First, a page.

Author's note:  Others own the Hogan's Heroes characters.  This was written for fun, not profit.

Now and Then:  A Christmas Story

By Diane Maher

            Karla Hoffman had just finished cleaning up the remnants of the first Christmas dinner she'd cooked since the end of the war.  She knew that there was so much that she was thankful for as she pulled off the apron that kept her forest green Christmas dress clean and hung it on the hook behind the kitchen door.  Leaving the kitchen, she saw the man she loved sitting in the couch in front of the window watching the snow falling.  She went over and sat next to him.

            "A penny for them?" Karla asked.

            Hogan seemed not to hear her.  He was engrossed in the falling snow.  She turned her attention to the winter scene outside the window.  The moonlight reflected off several inches of newly fallen snow.  Everything was quiet, no more bombs were falling in the city of London; what more could anyone ask for?

            "It's so peaceful," Karla whispered as she looked at him several minutes later.

            "Yes.  Last year at this time, the men and I were having Christmas dinner in the barracks with Schultz," Hogan replied, finally breaking his silence.  He continued staring out the window at the quarter-sized flakes.

            Karla understood why he hadn't said anything until now.  What could she say to him? His time at Stalag 13 was mostly a closed book to her.  She knew the details of how he had been captured and what the Gestapo had suspected him of doing, but not how he felt about his internment there.  That she had met him at all had been a million to one chance.

            So much had happened to Hogan while he was there and Karla knew that it still affected him.  He woke often with nightmares that sometimes he remembered the details of and other times not.  At first, she wanted to know what the nightmares were about so she could comfort him.  After hearing the details about the one time he was transferred out of Stalag 13, she realized that he was deeply affected by these events.  As a psychologist, she had seen many people go through periods where they were just not focused.  She knew that it bothered him to be this way and she hated seeing him hurt on the inside.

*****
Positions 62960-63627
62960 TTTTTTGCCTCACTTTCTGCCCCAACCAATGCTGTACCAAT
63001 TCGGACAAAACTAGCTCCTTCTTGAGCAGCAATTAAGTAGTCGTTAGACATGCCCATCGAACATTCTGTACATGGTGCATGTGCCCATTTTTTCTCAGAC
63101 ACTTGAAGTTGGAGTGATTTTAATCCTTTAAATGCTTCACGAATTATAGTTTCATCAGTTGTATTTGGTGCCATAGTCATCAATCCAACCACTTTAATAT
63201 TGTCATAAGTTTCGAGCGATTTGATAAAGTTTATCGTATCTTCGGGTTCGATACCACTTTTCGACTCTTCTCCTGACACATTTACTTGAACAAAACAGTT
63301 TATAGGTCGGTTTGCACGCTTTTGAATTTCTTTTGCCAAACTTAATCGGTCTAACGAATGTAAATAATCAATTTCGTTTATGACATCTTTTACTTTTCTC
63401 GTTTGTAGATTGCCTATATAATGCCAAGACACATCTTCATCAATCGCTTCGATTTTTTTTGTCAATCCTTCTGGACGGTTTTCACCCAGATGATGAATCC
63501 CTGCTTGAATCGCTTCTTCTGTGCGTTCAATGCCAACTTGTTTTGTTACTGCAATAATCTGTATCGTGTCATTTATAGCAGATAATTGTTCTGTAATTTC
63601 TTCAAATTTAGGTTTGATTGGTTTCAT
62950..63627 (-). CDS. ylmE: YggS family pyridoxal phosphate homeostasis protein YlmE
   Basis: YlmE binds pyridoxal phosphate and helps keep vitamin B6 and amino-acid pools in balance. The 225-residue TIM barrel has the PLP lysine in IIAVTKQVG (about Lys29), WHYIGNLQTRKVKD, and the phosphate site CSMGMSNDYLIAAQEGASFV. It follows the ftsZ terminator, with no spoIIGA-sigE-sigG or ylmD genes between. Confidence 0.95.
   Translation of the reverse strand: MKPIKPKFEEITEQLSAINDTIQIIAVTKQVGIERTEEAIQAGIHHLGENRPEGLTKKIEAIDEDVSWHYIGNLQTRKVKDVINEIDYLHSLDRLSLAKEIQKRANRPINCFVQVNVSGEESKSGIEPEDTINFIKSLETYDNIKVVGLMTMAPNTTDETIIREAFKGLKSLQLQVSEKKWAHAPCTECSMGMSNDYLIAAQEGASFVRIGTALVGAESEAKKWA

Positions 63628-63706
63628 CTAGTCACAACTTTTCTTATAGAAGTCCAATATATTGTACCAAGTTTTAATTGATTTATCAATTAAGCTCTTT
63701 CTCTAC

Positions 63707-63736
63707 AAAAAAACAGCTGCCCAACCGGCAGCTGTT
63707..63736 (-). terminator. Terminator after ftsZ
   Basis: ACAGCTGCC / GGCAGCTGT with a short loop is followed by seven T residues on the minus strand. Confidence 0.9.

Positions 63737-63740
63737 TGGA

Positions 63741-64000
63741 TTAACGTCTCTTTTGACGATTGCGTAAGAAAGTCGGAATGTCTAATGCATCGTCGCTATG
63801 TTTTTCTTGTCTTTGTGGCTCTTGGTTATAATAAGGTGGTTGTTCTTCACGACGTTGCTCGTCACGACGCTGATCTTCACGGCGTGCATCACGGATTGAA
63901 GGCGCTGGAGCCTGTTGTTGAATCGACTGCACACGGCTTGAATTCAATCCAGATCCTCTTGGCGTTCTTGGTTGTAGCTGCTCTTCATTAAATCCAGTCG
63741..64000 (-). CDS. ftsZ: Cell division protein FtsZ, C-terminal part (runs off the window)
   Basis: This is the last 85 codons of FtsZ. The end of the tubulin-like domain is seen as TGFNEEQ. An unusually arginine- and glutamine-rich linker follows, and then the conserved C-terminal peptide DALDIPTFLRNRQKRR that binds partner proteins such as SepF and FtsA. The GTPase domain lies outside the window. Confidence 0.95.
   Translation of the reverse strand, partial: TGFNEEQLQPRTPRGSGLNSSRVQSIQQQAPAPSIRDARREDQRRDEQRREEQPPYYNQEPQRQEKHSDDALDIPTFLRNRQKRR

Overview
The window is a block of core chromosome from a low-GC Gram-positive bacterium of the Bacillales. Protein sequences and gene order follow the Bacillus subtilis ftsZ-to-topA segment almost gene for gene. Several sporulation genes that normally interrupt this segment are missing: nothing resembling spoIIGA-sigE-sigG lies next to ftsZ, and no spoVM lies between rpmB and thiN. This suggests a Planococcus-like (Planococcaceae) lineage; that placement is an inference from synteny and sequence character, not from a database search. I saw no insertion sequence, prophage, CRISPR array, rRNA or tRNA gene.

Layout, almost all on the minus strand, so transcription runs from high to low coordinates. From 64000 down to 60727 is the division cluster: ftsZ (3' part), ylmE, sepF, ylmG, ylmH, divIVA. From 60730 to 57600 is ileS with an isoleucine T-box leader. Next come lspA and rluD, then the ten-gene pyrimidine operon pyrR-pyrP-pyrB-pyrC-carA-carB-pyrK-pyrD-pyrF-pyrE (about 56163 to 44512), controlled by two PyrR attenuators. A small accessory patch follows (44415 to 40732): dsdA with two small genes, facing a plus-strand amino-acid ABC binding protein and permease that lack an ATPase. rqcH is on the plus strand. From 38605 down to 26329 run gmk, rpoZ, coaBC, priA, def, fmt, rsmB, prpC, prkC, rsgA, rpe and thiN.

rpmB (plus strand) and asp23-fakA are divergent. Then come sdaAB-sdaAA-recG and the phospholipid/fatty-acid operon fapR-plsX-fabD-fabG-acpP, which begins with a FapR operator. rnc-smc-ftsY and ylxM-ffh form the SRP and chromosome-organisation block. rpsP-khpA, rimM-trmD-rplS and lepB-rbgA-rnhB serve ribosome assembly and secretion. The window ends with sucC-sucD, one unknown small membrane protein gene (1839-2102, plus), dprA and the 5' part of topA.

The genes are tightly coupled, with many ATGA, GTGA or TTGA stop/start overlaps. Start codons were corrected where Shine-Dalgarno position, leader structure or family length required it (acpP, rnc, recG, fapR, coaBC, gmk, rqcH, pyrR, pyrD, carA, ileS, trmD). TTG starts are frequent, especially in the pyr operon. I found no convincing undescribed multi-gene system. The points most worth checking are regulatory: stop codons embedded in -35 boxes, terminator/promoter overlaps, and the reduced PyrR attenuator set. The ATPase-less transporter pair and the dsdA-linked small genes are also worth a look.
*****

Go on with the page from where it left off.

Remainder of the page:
Karla's arm snaked around his sweater-covered torso and she felt his do the same.  "Karla, what was the last Christmas like for you before the war?" Hogan asked as he finally turned his dark gaze towards her.

            Karla sighed quietly and remembered her last peaceful Christmas.  "I spent it with my family and Johann in Hamburg.  We had a nice Christmas dinner similar to that which we had tonight, only on a larger scale."

            Staring out the window, Karla continued, "It was 1938 and the night was very similar to this one we're sharing.  My brothers were home for the holidays and it was the last time I saw them alive.  Johann proposed to me on Christmas night as we sat in the room staring out at the snow," Karla replied.  She felt tears start to roll down her cheeks as she remembered.  Wiping her tears away with the back of her hand, she continued, "I had been with the SS for several years and with the help of the government funding I received for joining, finished my education just prior to Christmas.  After the New Year arrived, I was recruited into the SD.  Sadly, I didn't get to spend much time with my family after that.  It was also hard to see Johann, as he was in the Waffen SS.  It was the last quiet Christmas I remember before tonight."

            Hogan handed her a handkerchief and she dabbed at her tear-filled eyes.  "I'm sorry, I didn't mean to upset you," he whispered.

            Karla snuggled closer to Hogan and he held her close.  "You didn't, really."

            "I know you're not joyous; so you're trying to tell me that you cry when you're not upset? Don't give me that, I know better."

            Karla changed the direction of the conversation then by asking, "What about you?"

            "My last peaceful Christmas was spent moving my unit across the Atlantic.  Sounds like fun, huh?" Hogan replied.

            "No," Karla said.  "It sounds incredibly boring."

            "Yes, and it was a lonely one," Hogan replied.  "Seriously, the one good thing about the Christmases I spent at Stalag 13 was that I wasn't alone.  The prisoners kept each other company and from going mad in that place.  I couldn't have made it out of there without them."

            "I'll bet it was lonely.  The first Christmas I spent here in London was also lonely," she said as she turned away and looked out at the snow.

            Hogan looked at her inquisitively.  "It was?"

            Karla nodded.  When her blue-gray eyes met his, they were moist with tears again as she whispered, "I was lonely and missed not having you with me."

            "I thought that you spent it with Robbie and Susan?" Hogan asked.

            "I did.  It just wasn't the same without you.  I missed you so much during those two years after you helped me to escape from Germany," Karla replied.

            Hogan stroked her arm and held her even closer.  "I missed you too.  I hope that we're never separated on Christmas again."

            "Me either," Karla replied as she pulled her legs up on the couch and covered them with a blanket.

            "It's beautiful outside," Karla said.

            "Yeah," he sighed and then looked at her.  "And inside too."  They giggled at that comment.

            "Are you cold?" Hogan asked, noticing the blanket covering her legs.

            Karla laid her head on his shoulder and replied, "I guess I am."

            "Would you like me to start a fire in a bit?" Hogan asked.

            Karla replied, "No, I'm fine here with you."  There was a pause before she asked, "Do you miss them?"

            "Do I miss the men and Schultz?" Hogan paused for a moment and whispered, "Yes, I do."